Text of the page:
And yet the bank’s latest forecast is filled with fresh warnings – about oil prices, employment, the slowing housing market, sluggish business investment and falling prices for a number of key commodity exports, such as natural gas, lumber, hogs and iron ore.

Bank of Canada Governor Stephen Poloz said recently that the economy would be “atrocious” in the first three months – a view many economists derided as overly gloomy.

The bank now says the Canadian economy will grow 1.9 per cent this year, down from the 2.1-per-cent pace it forecast in January, according to its latest quarterly forecast, released Wednesday. The projection is based on no growth in the first quarter, and annualized rates of 1.8 per cent, 2.8 per cent and 2.5 per cent over the following three quarters as exports, business investment and job creation rebound.

The U.S., by contrast, is expected to grow 2.7 per cent this year The bank has not altered its view that the economy will get back to full capacity “around the end of 2016” – a rough indicator of when it might need to start hiking interest rates.

In its statement, the bank said the “current degree of monetary stimulus remains appropriate.”

Many economists expect the bank to cut its key lending rate again later this year before an eventual return to higher rates sometime in 2016.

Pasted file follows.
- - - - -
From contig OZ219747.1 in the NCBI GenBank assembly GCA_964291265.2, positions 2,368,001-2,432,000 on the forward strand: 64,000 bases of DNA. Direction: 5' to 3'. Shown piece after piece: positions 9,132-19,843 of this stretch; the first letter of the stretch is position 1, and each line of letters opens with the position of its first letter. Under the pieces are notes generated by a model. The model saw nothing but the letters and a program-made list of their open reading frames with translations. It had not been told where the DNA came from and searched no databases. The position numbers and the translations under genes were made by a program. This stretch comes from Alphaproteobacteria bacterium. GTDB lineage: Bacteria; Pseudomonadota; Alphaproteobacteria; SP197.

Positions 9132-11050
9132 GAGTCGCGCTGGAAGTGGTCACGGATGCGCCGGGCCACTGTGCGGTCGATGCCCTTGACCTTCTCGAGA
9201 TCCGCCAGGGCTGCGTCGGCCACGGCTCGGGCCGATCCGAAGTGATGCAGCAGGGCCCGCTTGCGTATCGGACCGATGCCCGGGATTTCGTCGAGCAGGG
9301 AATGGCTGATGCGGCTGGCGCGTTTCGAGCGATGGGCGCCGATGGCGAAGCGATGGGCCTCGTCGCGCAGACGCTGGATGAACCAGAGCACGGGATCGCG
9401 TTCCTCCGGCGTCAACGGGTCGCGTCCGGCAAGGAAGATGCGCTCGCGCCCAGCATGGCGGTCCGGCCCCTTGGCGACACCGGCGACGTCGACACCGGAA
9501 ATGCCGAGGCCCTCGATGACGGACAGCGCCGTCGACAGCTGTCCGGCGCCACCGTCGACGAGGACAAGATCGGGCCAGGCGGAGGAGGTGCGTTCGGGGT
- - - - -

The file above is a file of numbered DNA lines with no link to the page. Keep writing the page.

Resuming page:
There is a “real risk” that the economy actually shrank in the first quarter after “stumbling out of the gate,” Bank of Montreal chief economist Douglas Porter said in a research note.

Mr. Porter said he doesn’t expect the Bank of Canada to cut rates again this year as long as oil prices continue to recover.

But economist David Madani of Capital Economics said it’s “pure fantasy” for the central bank to believe the economy will rebound so quickly in the second half of the year without more interest rate relief.

The bank warned of possible further declines in oil prices, which it said remain “low and volatile” amid continuing global overproduction and rapidly swelling inventories. Brent crude is now selling for roughly $59 (U.S.) per barrel, down from last summer’s peak of $110.

The bank also expects business investment across the country to slump 0.7 per cent this year, compared to the flat spending it had forecast in January. Investment in the energy sector will slump 30 per cent, the bank said.

Part of the problem is that a Canadian dollar at roughly 80 cents (U.S.), while good for exporters, makes it more expensive for companies to buy imported machinery and equipment. The bank estimates that the cheaper dollar is boosting core inflation, which excludes volatile energy prices, by 0.3 to 0.4 per cent.

Indeed, the bank says prices are rising faster than it thought just three months ago, in spite of lower oil prices. It raised its forecasts for both total and core inflation. Core inflation will be at or above its 2-per-cent target throughout the 2015-17 period, the central bank said.

The bank also warned ominously that the “full impact” of the oil price shock has yet to show up in job statistics.

The bank said the impact of the oil price drop will be felt almost entirely in the oil-producing provinces of Alberta, Saskatchewan and Newfoundland. The rest of the country will feel little or no effect.